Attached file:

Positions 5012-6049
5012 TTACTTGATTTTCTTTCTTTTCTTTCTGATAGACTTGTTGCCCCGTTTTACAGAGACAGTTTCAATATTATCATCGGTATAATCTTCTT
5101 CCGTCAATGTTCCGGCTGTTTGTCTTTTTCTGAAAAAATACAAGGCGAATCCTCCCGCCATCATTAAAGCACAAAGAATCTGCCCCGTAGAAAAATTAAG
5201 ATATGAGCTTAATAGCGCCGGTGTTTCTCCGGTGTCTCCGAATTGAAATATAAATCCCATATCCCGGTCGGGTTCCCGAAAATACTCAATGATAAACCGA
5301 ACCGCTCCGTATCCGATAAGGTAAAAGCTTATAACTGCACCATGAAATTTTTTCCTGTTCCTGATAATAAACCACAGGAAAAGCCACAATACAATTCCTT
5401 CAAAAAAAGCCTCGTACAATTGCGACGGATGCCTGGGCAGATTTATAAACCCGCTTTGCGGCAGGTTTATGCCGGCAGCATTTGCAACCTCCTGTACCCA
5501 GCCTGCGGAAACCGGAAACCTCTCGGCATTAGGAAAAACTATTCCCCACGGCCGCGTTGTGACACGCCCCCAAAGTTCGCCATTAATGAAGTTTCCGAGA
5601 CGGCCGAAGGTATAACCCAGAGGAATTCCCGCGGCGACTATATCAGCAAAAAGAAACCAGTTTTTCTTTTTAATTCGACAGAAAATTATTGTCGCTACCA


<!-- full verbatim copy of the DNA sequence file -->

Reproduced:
Positions 5012-6049
5012 TTACTTGATTTTCTTTCTTTTCTTTCTGATAGACTTGTTGCCCCGTTTTACAGAGACAGTTTCAATATTATCATCGGTATAATCTTCTT
5101 CCGTCAATGTTCCGGCTGTTTGTCTTTTTCTGAAAAAATACAAGGCGAATCCTCCCGCCATCATTAAAGCACAAAGAATCTGCCCCGTAGAAAAATTAAG
5201 ATATGAGCTTAATAGCGCCGGTGTTTCTCCGGTGTCTCCGAATTGAAATATAAATCCCATATCCCGGTCGGGTTCCCGAAAATACTCAATGATAAACCGA
5301 ACCGCTCCGTATCCGATAAGGTAAAAGCTTATAACTGCACCATGAAATTTTTTCCTGTTCCTGATAATAAACCACAGGAAAAGCCACAATACAATTCCTT
5401 CAAAAAAAGCCTCGTACAATTGCGACGGATGCCTGGGCAGATTTATAAACCCGCTTTGCGGCAGGTTTATGCCGGCAGCATTTGCAACCTCCTGTACCCA
5501 GCCTGCGGAAACCGGAAACCTCTCGGCATTAGGAAAAACTATTCCCCACGGCCGCGTTGTGACACGCCCCCAAAGTTCGCCATTAATGAAGTTTCCGAGA
5601 CGGCCGAAGGTATAACCCAGAGGAATTCCCGCGGCGACTATATCAGCAAAAAGAAACCAGTTTTTCTTTTTAATTCGACAGAAAATTATTGTCGCTACCA